No, the players will more likely be interested in dragonslayers or dragonstalkers, foes of the wyrms that have special abilities against those great drakes. The mix allows characters of almost any class to get in on the action on either the side of the dragons, great for those parties with a dragon patron, or for those who want to finish off the foul beasts. One thing that I’ve been playing with in my campaign is the idea of dragons as components for magic draconomico.
Other draconomixon have hit on this before. Iin one way, I don’t like it as it reduces a dragon to cool xraconomicon.
On the other, I’m always drxconomicon in new eraconomicon and if they’re well received, maybe drafonomicon see something for other creatures like outsiders. The dragon based items here include blood elixirs, potions that are crafted from dragonblood that provide minor bonuses to stats and feats, to dragon armor or even dragon based weapons. These weapons often have a nonmagical bonus to attack rolls and deal extra energy damage It’s a small section, the magic item draconokicon is just as big if no bigger, but it does provide that something different for the campaign.
The book isn’t perfect. For example, there’s no index. In a big book like this, an index is a crucial thing to have for listings of PrCs, Feats and other goodies. I also would like to see stats for Tiamat and the Platinum Dragon in the book about dragons. Sure, it’s nice to have the various gods and their information here, but where are the hard statistics? 33.5 also wanted more 33.5 to be updated to 3.
Still, outside of the index, those are fairly minor things. The heavy art use draconomivon the book, especially considering the high quality of most of it, makes up for any issues I have. This ranges from the various diagrams for wingspan and age categories, to dragons in action. The maps by Todd Gamble are also useful visually but without scale making them less then ideal.
The book has a board focus on a narrow subject. If it involves dragons, in game mechanics or in role playing, in fighting them or using them as a GM, the book covers it. Hopefully it’s not the only book of it’s kind and sets an example for futures books to improve upon with minor things like say, an index.
I understand the reasoning, but they could barely fit the material they already had on dragons within. To include Bahamut and Tiamat found on pages and of the Manual of the Planes, and updated in the 3.
What parts would you have left out of the Draconomicon in order to include those two? Same goes for stats on the draconic deities–and how often are those stats utilized?
All in all, a very good review. While I agree that Dragon Deities statted out wouldn’t have perhaps been the best use of space, it is something Dtaconomicon would’ve enjoyed seeing in 3. One thing I liked about Palladium’s Dragon’s and Gods was how the Dragon Gods were actually more rraconomicon than craconomicon human ones.
An interesting idea as it follows the escallation of power. Yeah, Tiamat and Bahamut are old favorites too. I would’ve cut the Fang Dragon and the Draonnel and Dagonkin and put those two puppies in there. Those two are a little different in that originally they were just tough monsters but depending on the setting, are gods. Methinks that if they went all-out to do a more exhaustive look at dragons it would easily be a two-book set.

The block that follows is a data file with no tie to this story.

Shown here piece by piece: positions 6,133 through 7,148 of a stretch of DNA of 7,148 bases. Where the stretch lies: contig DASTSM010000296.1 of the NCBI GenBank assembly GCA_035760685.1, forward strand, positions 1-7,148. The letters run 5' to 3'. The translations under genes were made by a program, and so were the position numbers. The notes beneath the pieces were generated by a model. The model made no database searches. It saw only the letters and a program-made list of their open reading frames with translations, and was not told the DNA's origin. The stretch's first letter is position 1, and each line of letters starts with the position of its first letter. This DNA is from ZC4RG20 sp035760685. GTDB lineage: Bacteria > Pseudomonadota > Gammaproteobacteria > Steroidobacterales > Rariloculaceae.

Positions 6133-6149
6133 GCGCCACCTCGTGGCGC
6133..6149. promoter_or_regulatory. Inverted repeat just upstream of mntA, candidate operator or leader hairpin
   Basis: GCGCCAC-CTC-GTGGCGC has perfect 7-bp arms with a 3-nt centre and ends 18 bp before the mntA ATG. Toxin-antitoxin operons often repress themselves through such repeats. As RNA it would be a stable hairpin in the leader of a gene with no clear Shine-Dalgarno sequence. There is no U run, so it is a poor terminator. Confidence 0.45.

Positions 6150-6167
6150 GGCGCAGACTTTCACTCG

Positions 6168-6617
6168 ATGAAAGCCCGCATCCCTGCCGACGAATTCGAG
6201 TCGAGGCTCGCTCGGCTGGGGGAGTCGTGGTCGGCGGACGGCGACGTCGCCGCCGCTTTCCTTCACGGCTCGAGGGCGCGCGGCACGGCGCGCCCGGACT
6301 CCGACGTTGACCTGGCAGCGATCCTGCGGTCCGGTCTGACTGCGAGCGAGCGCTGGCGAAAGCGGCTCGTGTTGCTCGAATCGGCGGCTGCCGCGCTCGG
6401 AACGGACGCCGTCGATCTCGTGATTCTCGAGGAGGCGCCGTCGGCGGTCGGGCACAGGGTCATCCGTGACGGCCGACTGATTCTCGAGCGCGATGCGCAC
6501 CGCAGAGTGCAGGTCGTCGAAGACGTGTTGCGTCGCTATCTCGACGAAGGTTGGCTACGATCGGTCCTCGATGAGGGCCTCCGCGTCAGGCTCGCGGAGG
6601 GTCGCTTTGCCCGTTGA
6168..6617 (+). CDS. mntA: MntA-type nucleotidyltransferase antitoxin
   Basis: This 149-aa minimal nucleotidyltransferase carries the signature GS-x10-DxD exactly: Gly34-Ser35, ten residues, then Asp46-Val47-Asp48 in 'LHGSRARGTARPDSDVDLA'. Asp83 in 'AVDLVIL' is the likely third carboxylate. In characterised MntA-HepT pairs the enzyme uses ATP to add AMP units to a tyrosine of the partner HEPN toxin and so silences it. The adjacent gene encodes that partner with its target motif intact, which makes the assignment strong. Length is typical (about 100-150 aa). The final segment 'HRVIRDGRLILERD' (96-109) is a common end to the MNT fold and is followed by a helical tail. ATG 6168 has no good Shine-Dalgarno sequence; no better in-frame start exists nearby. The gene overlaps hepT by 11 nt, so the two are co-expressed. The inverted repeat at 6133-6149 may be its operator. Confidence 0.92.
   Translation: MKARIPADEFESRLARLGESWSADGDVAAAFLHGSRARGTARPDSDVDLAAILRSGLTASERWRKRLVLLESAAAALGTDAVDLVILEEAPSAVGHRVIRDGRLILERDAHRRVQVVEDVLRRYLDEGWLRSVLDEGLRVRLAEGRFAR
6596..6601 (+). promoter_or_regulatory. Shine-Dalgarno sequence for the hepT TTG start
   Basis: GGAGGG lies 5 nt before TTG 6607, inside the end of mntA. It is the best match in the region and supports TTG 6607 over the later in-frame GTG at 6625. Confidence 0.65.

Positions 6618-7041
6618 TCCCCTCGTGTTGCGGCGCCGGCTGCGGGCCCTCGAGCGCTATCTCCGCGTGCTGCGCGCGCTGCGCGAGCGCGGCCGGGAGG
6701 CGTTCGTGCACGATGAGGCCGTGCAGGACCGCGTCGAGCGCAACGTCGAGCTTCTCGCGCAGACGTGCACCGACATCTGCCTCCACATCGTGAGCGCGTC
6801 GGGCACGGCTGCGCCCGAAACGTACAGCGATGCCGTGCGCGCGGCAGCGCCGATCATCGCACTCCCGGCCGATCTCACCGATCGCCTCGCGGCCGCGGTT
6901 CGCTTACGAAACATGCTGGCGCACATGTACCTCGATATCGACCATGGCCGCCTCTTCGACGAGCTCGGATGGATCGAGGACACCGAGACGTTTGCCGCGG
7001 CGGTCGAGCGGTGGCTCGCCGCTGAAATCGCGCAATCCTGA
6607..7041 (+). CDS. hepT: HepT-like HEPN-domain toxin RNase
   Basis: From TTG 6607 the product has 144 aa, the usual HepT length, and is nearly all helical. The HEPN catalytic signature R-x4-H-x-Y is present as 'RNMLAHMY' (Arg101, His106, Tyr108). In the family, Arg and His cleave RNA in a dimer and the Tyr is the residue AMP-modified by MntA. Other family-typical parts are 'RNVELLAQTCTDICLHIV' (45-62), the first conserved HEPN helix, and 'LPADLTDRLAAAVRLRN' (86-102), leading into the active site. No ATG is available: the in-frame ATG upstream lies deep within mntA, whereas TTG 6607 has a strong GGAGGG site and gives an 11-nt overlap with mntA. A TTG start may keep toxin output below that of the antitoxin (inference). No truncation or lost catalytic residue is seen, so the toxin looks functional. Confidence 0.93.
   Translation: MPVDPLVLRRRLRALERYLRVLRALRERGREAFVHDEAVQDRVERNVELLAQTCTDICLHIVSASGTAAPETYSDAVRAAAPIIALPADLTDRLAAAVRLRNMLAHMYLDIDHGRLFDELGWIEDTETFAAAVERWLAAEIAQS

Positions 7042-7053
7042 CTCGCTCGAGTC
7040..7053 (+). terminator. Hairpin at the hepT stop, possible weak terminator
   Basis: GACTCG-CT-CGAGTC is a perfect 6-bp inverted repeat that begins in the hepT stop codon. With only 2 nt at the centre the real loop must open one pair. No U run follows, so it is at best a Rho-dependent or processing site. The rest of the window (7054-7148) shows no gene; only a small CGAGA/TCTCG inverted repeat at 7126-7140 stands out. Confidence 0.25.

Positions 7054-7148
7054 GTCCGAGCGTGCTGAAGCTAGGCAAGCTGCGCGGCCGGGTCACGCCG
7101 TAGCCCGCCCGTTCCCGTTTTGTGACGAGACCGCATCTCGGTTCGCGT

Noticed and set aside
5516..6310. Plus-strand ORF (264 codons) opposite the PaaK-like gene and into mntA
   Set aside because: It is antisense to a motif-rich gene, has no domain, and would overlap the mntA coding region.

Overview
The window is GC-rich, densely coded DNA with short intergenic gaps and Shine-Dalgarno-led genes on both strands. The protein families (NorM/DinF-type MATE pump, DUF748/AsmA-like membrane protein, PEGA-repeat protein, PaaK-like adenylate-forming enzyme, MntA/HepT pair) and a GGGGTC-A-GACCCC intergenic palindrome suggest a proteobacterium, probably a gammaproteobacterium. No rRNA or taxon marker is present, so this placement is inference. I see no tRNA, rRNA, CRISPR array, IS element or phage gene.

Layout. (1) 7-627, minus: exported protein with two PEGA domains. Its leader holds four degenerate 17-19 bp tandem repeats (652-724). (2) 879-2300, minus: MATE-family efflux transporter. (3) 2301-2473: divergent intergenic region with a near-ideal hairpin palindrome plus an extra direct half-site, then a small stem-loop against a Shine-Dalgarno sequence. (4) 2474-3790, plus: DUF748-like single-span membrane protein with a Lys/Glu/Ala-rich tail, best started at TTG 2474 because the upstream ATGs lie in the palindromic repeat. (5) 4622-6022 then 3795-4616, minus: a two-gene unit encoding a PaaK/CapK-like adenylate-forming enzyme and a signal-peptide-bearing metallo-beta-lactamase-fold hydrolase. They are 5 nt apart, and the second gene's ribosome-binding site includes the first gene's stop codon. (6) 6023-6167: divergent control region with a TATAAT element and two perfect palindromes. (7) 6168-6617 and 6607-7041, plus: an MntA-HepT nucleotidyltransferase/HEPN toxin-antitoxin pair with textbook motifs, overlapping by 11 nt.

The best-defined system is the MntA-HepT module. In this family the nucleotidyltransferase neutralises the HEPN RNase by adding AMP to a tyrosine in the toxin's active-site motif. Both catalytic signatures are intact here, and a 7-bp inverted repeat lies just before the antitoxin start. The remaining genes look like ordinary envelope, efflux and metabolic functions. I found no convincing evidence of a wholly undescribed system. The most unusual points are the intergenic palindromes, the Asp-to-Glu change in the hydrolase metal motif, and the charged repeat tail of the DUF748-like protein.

There wasn’t room for the gem dragons nor Sardior the Ruby Dragon, their deity, whose 3e stats can be found on the wotC site. Perhaps this other material–including the deific stats for the other draconic deities–could’ve been put together as a PDF and sold online, much as additional material on a githyanki city was by Paizo Publishing, to supplement it.
That may be the other reason, that they were already printed in two 3rd edition hardcovers, plus once on the WotC website initially as a preview and maybe once in Dragon can’t recall for sure.
Looking through the book, it’s hard for me to find anything to cut. Some of the monsters, and Oh my, that little gnome looks more psychotic and wicked than any of the evil dragons I’ve seen in that book. Join Date Sep Posts The cover painting, by Todd Lockwood, is large enough to wrap around both sides of the book, and depicts an adult red dragon looking over some hatchlings and another, slightly older, dragon offspring from an earlier clutch of eggs in their lair, while the dragon’s mate – over on the back cover – brings a freshly-slain horse in for dinner.
Coloration is nice, with predominant reds the dragons and golds the hoard they’re lying upon blending into deep shadows along the edges of the picture. If anything, the title is almost too subdued, as it cannot be read from across the room; perhaps more of a contrast could have been used. Todd also supplies the artwork on the inside covers, a double-page spread of dragon heads, five to a page, covering the “main ten” dragon types.
The pictures are monochromatic browns and tansbut are up to Todd’s excellent standards of quality. Oddly enough, the dragons are intermingled; I’d have expected the five good metallic dragons on one page and the five evil chromatic dragons on the other. That’s not a criticism by any means, merely an observation. The interior artwork is simply fantastic, with a few sub-par paintings thrown in for balance.
Draconomicon: The Book of Dragons
In all, we draconomivon a total of full-color paintings, 39 monochrome drawings, and 5 diagrams by 22 different artists. Most of these are not only well crafted, but more importantly to me at least accurate as far as meshing up with the descriptions of the dragons involved, although there are a few exceptions here and there. The brass dragon is described as having a forked tongue, yet the illustration on p.
The diagrams are useful, plotting out draconic movement on a grid-work or mapping out the radii of a dragon’s tail and wing attacks although the diagram on p.